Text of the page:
Knee Surgery, Sports Traumatology, Arthroscopy

, Volume 26, Issue 12, pp 3593–3600 | Cite as

Patellar tracking should be taken into account when measuring radiographic parameters for recurrent patellar instability

  • Si Heng Sharon Tan
  • Mazen M. Ibrahim
  • Zhaojie Joel Lee
  • Yen Kit Michael Chee
  • James H. Hui



To date, many radiographic parameters on patellar instability have their measurements taken statically, and have not been studied in various degrees of flexion according to the patellar tracking. There are also limited data regarding the use of these parameters in predicting recurrent patellar dislocation. The current study aims to review the radiographic parameters of the patellofemoral joint in different degrees of knee flexion and to correlate them with the presence of recurrent instability.


A 10-year retrospective study was conducted on all patients who had computed tomography patellar-tracking scan done for patellar instability when aged 18 years or younger. The computed tomography patellar-tracking scans were performed with the knee in extension, 10° flexion, and 20° flexion. The axial radiographic parameters were evaluated at the patellar equator, roman arch, and distal patellar pole. Sagittal and coronal parameters were noted. Radiographic parameters were then correlated with recurrent patellar instability.


The femoral sulcus angle and trochlear groove depth at the distal patellar pole in 10° knee flexion (p value 0.04 and 0.03, respectively) and patellar equator in 20° knee flexion (p value 0.02 and 0.03, respectively) had the most significant clinical correlations with recurrent instability on multivariate analysis. Other radiographic parameters found to have significant clinical correlation on univariate analysis include the patellar tilt angle, congruence angle, femoral sulcus angle, trochlear groove depth, and Wiberg’s classification.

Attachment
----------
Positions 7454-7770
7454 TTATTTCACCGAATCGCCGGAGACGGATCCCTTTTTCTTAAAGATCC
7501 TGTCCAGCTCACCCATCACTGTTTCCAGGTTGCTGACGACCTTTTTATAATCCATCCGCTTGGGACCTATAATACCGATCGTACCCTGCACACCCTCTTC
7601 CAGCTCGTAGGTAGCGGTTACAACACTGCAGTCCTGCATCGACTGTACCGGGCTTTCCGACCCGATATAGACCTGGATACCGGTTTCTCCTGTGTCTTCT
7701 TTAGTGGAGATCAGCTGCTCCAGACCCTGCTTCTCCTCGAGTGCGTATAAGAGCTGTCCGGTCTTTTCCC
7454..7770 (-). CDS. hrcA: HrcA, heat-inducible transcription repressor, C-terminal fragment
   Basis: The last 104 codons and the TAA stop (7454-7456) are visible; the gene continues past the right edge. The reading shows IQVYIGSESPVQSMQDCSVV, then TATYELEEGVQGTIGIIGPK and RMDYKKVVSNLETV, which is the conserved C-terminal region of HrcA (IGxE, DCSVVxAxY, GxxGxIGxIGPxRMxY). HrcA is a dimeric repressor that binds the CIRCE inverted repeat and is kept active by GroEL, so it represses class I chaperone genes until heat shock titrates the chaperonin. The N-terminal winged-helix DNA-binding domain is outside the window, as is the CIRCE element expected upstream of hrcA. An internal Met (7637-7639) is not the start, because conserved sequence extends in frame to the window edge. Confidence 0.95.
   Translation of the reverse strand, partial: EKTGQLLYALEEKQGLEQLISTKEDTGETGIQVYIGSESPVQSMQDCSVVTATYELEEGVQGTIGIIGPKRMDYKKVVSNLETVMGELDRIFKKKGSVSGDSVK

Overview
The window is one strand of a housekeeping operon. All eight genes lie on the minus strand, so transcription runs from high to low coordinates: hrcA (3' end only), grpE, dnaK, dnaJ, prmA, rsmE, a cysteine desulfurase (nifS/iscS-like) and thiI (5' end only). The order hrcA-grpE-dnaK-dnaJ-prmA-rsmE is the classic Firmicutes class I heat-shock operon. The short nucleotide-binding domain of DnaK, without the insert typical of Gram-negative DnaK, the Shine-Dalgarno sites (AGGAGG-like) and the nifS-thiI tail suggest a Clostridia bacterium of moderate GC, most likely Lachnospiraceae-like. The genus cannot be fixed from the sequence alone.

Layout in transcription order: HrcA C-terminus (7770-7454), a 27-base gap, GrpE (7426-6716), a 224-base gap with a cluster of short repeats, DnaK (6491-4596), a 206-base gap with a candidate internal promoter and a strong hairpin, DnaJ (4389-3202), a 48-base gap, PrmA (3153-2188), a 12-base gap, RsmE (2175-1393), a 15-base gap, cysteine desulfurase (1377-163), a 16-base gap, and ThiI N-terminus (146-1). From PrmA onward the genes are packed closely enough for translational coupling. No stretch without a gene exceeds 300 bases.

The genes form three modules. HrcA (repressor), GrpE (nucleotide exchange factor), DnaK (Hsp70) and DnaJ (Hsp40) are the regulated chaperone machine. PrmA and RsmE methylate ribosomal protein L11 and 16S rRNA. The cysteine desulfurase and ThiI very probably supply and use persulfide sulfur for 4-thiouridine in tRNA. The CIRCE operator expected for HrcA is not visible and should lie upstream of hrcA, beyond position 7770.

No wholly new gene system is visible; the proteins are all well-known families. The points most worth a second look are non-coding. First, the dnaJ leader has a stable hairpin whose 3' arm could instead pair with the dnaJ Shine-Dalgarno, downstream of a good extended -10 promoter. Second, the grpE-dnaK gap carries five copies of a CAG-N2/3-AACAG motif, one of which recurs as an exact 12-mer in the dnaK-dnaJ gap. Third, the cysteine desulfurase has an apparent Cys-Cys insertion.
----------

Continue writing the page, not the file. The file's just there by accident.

As per the knee dynamics, axial radiographic parameters had the most significant correlation with recurrent patellar instability when measured at the distal patellar pole in 10° knee flexion and at the patellar equator in 20° knee flexion. Future axial radiographic evaluation of patellofemoral instability should then be performed at these degrees of knee flexion and axial cuts. Trochlear dysplasia, as measured by the femoral sulcus angle and trochlear groove depth, was the most significant predictor of recurrent patellar instability in the skeletally immature. Wiberg’s classification was also a novel factor found to have clinical correlation with patellofemoral instability.

Level of evidence



Recurrent patellar instability Patellar dislocation Patellar tracking Patellar kinematics 


Author contributions

TSHS, MMI, and HHP were involved in the design of the study. TSHS, MMI, LZJ, and CYK were involved in the data acquisition and drafting of the manuscript. All authors read and approved the final manuscript.

Compliance with ethical standards

Conflict of interest

The authors declare that they have no conflicts of interest.


The authors received no financial support for the research, authorship and/or publication of this article.

Ethical approval

The study was approved by the Ethical committee of the institution.

Informed consent

Informed consent was obtained and research approved by the Institutional Review Board.


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Copyright information

© European Society of Sports Traumatology, Knee Surgery, Arthroscopy (ESSKA) 2017

Authors and Affiliations

  • Si Heng Sharon Tan
    • 1
  • Mazen M. Ibrahim
    • 1
    • 2
  • Zhaojie Joel Lee
    • 1
  • Yen Kit Michael Chee
    • 1
  • James H. Hui
    • 1
  1. 1.Department of Orthopaedic Surgery, University Orthopaedic, Hand and Reconstructive Microsurgery ClusterNational University Health System (NUHS)SingaporeSingapore
  2. 2.Department of Orthopaedic SurgeryHelwan UniversityCairoEgypt

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